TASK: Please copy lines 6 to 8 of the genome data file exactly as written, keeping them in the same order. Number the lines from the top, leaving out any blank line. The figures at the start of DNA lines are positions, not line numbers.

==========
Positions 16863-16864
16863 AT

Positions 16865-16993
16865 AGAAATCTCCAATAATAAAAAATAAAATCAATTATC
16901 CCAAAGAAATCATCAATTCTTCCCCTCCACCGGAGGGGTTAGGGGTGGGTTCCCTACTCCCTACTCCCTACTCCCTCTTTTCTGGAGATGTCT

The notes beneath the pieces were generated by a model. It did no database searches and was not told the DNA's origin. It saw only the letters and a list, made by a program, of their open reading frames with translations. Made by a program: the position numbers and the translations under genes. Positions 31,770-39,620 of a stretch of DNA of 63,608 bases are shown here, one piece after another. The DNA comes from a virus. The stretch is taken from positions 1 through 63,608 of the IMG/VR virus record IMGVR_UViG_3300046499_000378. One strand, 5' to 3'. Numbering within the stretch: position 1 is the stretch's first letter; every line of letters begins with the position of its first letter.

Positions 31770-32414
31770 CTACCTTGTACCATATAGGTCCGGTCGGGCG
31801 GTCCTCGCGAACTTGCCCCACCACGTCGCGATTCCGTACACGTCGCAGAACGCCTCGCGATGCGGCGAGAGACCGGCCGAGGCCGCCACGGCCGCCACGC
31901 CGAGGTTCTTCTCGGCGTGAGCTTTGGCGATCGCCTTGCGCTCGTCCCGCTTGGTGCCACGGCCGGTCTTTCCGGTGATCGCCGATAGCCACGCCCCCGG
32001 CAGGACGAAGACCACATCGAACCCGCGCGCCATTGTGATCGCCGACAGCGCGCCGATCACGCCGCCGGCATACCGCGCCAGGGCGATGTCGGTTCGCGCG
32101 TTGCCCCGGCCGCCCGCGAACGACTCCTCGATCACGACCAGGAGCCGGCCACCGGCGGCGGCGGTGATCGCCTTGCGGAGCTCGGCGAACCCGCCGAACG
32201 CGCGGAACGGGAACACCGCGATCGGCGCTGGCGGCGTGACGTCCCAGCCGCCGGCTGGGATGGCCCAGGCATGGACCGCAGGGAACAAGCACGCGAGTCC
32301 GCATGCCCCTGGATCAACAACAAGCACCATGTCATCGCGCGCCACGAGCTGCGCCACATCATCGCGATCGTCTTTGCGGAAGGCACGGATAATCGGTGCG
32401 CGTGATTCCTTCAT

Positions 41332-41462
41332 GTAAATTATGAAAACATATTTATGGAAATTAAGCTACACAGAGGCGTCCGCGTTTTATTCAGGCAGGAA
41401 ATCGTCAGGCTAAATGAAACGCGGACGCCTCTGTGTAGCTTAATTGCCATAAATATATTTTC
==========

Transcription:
The notes beneath the pieces were generated by a model. It did no database searches and was not told the DNA's origin. It saw only the letters and a list, made by a program, of their open reading frames with translations. Made by a program: the position numbers and the translations under genes. Positions 31,770-39,620 of a stretch of DNA of 63,608 bases are shown here, one piece after another. The DNA comes from a virus. The stretch is taken from positions 1 through 63,608 of the IMG/VR virus record IMGVR_UViG_3300046499_000378. One strand, 5' to 3'. Numbering within the stretch: position 1 is the stretch's first letter; every line of letters begins with the position of its first letter.

Positions 31770-32414
31770 CTACCTTGTACCATATAGGTCCGGTCGGGCG